9 July 2013
The Independent Police Conduct Authority today released its report into the death of Georgina Cherish Stone-Te Haara and the serious injuries of Mamaku Jacquetta Ngaheu, Shana Menary-Colley and Setefano Tonga following a Police pursuit in Auckland on 5 December 2010.
Ms Stone-Te Haara was one of three passengers in a stolen Holden Barina driven by Mr Tonga. Following a Police pursuit and after driving over road spikes Mr Tonga’s car crashed on Chapel Road in Flat Bush, Auckland. Ms Stone-Te Haara, aged 20, died in hospital from injuries she received in the crash. Mr Tonga and his two other passengers were seriously injured.
The Authority found that the actions of the fleeing driver, Mr Tonga, ultimately led to the death of Ms Stone-Te Haara. While officers failed to comply with Police policy in some areas, the Authority could not conclude that these failures and other actions contributed to Ms Stone-Te Haara’s death.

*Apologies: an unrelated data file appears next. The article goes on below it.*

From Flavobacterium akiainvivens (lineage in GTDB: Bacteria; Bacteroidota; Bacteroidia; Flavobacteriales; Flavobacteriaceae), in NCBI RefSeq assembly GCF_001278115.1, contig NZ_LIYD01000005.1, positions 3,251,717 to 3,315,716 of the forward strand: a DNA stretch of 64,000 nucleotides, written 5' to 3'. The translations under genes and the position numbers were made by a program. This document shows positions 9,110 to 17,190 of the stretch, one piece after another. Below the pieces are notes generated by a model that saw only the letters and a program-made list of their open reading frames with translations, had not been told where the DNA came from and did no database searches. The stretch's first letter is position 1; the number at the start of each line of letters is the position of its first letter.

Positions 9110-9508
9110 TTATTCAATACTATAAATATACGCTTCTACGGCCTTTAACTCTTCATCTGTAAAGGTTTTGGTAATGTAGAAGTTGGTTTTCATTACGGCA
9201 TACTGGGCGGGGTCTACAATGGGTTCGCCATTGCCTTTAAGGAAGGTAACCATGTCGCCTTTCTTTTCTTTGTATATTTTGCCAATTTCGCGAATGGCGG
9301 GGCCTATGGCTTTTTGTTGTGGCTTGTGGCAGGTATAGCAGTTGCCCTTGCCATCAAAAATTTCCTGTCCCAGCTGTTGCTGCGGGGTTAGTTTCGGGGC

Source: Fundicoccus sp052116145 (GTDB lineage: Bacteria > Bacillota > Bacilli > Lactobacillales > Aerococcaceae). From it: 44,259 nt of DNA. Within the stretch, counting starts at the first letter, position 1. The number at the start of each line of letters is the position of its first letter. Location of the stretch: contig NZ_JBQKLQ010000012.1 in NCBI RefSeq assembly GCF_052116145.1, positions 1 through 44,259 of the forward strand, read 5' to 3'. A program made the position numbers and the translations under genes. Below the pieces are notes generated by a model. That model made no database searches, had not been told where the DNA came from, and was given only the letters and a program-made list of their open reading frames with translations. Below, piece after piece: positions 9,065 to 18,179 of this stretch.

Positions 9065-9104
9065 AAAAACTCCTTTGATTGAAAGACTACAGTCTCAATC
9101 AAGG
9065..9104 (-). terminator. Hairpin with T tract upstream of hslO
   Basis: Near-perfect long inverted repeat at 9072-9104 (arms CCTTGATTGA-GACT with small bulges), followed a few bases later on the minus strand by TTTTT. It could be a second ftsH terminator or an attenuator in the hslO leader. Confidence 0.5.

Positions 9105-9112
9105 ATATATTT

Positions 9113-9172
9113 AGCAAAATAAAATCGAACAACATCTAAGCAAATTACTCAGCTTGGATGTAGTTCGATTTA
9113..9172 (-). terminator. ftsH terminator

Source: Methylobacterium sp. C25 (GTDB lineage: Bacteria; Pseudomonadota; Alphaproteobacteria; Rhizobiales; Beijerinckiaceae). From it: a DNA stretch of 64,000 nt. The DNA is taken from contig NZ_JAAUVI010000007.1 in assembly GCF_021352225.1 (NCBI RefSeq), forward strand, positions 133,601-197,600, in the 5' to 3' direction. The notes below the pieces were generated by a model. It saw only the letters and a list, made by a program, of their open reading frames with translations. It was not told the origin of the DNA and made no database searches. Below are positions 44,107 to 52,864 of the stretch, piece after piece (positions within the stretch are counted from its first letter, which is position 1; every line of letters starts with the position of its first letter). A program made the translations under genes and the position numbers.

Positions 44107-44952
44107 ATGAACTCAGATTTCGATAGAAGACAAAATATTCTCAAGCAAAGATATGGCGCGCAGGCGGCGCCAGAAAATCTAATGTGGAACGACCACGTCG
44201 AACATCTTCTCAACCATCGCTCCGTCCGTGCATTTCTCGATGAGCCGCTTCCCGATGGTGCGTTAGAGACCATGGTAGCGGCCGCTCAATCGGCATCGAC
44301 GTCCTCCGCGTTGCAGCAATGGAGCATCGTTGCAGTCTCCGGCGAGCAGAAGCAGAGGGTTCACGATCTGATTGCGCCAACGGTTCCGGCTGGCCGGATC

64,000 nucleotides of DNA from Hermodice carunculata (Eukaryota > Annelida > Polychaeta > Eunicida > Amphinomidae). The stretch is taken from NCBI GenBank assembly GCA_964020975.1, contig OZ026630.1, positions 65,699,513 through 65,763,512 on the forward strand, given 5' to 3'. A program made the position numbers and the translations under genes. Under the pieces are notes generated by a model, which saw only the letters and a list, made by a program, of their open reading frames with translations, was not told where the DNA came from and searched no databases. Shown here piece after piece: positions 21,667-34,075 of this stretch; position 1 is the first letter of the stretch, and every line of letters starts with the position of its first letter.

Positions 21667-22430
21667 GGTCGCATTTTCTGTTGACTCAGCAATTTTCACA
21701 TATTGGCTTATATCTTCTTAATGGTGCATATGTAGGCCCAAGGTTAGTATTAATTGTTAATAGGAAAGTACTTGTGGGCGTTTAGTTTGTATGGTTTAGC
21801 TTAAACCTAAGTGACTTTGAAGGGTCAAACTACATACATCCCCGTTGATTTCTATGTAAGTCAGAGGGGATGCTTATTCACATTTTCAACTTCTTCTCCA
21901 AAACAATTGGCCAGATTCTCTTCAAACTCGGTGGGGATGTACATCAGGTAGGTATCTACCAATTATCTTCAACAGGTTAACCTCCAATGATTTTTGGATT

The Police pursuit had been abandoned at the time the road spikes were deployed and Police were not in pursuit of Mr Tonga when the car crash occurred.
The Authority has found that a new digital radio system introduced six days before the death of Ms Stone-Te Haara resulted in communication problems which affected nearly every aspect of this incident.
While officers generally complied with the fleeing driver policy in respect of the pursuit the Authority has found that the pursuit should have been abandoned earlier due to Mr Tonga’s sustained dangerous driving.
The Authority also found that officers failed to comply with some aspects of the policy governing the use of road spikes. There were also particular concerns around the locations chosen for the deployment of the spikes.
The fleeing driver, Mr Tonga pleaded guilty to the manslaughter of Ms Stone-Te Haara and to other offences relating to the events of 5 December 2010, including driving with excess blood alcohol. He was sentenced to five years and four months’ imprisonment and disqualified from driving for seven years.
The Authority has noted, in this and other pursuit cases investigated by the Authority, that officers frequently breach Police policies and experience compliance difficulties due to conflict between the often prescriptive nature of the relevant polices and the reality of a fast paced, time-pressured pursuit.
As a result, the Authority has begun discussions with the Police about a review of policies connected with the pursuit of fleeing drivers, including those governing the use of road spikes.